Now a strange thing is happening with ‘Outsourced’. Like ‘the CULL’, the original title for my standalone vampire book, which came about more as a jokey suggestion to my cousin than a real project in its inception then grew into a series, I have been inundated by emails from readers asking for more of the trio of protagonists (yes I am including that nasty female Intelligence Agent). The interplay between these characters was the real backbone of the tale and it made them real and entertaining in the reader’s minds. Now I can’t promise this will end in another five-book series, but Nic Styles, Phil Beasley and Bridget Mason will return in an as-yet untitled sequel. I won’t let the cat out of the box (a reference that will produce a chuckle from anyone who’s read ‘Outsourced’) by telling you the storyline I’ve come up with, but Quantum Mechanics won’t be a part of it. I’ve found something even weirder!
Please share your other books with us.
Okay, here goes:
‘the CULL’ series starts with a disgraced ex-FBI backroom geek being partnered with an ex-NSA superspy and tasked to hunt down a serial killer. They quickly discover they are unwittingly part of conspiracy that stretches back centuries and soon, the hunters become the hunted! Think Dan Brown meets Bram Stoker at Tom Clancy’s house, with Patterson serving the drinks. Oh, and don’t read it with the light out! Or if you’ve got something important to do, like pick up the kids from school. My novels are very fast-paced and addictive reading.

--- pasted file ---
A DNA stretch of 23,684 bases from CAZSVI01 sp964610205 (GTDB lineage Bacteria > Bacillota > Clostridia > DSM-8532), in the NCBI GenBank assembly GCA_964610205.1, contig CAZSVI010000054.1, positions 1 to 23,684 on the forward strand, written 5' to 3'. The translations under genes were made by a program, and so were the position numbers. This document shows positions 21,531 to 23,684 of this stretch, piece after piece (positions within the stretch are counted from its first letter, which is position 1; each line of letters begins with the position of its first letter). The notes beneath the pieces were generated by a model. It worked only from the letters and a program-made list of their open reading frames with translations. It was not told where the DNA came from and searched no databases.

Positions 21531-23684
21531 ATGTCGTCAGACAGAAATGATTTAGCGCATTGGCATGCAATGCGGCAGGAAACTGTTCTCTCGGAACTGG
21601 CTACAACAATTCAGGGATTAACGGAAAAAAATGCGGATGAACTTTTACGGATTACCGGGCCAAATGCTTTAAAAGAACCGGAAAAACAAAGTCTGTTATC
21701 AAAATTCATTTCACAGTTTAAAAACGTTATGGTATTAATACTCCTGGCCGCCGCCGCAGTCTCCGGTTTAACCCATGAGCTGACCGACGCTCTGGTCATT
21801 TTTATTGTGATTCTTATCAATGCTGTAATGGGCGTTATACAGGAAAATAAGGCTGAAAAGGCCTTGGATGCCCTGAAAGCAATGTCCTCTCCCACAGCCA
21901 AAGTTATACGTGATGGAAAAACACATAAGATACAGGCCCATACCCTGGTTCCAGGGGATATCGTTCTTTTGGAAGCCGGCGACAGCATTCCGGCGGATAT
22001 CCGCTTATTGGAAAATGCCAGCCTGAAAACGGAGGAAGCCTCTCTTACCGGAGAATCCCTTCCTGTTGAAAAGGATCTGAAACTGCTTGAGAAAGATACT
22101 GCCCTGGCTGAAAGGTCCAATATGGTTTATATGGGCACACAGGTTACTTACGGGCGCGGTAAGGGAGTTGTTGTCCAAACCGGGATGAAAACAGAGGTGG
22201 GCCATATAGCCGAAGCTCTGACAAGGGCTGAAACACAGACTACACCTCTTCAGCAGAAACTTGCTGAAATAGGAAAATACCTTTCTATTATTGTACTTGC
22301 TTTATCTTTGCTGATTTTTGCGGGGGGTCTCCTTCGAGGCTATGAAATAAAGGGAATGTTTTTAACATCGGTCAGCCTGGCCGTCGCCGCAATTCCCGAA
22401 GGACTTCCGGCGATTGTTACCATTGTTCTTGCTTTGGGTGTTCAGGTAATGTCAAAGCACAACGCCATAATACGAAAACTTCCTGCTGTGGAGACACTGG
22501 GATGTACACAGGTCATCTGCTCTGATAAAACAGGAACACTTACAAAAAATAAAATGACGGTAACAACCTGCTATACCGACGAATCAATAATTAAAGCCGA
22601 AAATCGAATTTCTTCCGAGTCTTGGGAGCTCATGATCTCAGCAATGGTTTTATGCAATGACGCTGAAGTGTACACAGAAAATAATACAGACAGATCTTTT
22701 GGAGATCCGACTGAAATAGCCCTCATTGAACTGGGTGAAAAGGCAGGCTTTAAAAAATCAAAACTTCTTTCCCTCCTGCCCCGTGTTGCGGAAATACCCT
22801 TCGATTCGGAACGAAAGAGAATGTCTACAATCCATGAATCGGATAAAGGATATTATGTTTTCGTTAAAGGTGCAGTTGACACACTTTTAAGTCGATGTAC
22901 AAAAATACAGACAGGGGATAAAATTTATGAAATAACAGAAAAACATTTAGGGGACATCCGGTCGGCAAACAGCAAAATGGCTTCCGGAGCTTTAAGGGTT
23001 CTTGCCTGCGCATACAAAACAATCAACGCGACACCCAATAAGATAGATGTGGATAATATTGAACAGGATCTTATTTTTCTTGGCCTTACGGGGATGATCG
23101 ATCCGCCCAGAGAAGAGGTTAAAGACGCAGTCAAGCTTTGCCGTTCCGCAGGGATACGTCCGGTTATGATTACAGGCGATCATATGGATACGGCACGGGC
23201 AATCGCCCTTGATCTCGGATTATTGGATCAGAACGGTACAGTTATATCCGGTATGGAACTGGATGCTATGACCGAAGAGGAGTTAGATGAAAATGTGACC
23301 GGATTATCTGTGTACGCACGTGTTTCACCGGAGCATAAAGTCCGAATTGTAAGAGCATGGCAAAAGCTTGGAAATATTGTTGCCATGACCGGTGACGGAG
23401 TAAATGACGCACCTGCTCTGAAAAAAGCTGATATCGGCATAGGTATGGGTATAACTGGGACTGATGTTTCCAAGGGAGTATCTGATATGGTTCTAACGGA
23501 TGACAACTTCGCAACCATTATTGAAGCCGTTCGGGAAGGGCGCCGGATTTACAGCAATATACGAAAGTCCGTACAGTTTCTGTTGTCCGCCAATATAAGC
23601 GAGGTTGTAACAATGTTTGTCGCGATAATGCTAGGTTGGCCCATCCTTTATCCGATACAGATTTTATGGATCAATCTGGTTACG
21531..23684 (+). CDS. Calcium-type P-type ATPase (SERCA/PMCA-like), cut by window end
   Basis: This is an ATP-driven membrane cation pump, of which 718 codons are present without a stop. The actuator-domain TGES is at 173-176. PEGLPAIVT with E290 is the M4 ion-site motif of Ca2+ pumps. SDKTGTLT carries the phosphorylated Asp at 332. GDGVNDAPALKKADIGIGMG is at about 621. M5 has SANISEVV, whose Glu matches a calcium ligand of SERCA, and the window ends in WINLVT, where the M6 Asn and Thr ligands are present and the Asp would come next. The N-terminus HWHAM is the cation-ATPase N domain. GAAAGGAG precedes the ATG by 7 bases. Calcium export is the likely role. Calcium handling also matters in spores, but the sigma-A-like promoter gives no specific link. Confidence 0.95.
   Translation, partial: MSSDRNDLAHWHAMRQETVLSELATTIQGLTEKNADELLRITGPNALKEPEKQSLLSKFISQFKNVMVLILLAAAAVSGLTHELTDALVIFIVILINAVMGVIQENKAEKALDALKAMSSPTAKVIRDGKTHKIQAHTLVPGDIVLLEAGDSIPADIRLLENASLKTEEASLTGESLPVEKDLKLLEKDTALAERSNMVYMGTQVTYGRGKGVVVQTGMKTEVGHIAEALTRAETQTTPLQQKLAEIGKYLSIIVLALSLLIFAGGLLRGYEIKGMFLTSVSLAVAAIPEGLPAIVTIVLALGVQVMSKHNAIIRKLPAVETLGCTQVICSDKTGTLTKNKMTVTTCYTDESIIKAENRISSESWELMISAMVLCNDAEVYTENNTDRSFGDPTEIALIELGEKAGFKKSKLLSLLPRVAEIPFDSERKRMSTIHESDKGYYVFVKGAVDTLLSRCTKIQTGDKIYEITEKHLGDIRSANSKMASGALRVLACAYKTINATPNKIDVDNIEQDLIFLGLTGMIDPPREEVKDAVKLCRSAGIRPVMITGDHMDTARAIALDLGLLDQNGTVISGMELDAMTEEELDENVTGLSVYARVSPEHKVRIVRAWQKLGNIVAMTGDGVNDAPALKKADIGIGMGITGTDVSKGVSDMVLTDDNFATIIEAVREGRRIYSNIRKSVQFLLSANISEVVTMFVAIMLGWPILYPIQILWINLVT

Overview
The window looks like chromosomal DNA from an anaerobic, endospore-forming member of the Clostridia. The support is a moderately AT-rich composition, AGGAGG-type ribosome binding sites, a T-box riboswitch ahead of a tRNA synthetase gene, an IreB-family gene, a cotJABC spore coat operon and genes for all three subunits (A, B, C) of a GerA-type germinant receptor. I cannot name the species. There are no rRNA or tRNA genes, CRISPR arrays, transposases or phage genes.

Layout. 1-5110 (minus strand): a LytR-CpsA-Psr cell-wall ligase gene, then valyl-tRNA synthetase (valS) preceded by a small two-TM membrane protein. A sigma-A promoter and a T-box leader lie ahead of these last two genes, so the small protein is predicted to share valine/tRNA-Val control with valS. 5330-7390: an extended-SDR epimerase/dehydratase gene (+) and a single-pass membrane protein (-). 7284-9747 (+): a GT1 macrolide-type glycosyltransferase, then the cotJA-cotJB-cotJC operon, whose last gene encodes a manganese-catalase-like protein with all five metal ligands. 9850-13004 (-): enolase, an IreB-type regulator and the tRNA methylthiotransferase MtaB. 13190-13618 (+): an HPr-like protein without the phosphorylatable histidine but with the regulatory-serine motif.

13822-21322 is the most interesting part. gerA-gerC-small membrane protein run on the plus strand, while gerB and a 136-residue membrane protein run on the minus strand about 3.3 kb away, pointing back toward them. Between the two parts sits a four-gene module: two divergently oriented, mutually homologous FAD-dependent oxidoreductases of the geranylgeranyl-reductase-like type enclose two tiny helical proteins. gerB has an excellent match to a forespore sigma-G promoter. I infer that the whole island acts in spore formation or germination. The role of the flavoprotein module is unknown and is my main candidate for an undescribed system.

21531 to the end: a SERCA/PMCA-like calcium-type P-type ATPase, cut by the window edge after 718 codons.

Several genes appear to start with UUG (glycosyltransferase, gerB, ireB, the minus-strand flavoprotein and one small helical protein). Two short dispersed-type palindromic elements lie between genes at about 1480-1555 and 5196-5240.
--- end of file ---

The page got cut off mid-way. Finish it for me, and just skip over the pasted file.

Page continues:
‘2012’ – a drunk, suicidal ex-Special Forces operator with nothing to lose teams up with the daughter of an MIT robotics professor to combat a group of individuals who are trying to bring about the End of the World. Guess when it’s set?
‘Full Disclosure’ – a small, dying, southern Texas town is isolated from the rest of the World; the US President makes a startling announcement revealing a secret held for over sixty years. The novel questions whether the Public should be told everything. If it ever happens, I’ll be hailed as a genius; if it doesn’t, it’s just a great fast-paced thriller! History will decide!!!
“Leaving Shadows” – the head of British Intelligence is taken and his colleagues discover plans are already in place for a seedy kidnap and recover agency to intervene. But nothing is as it seems as deadly forces race to control the most insidious weapon of mass destruction ever invented.
Do you have a website to share?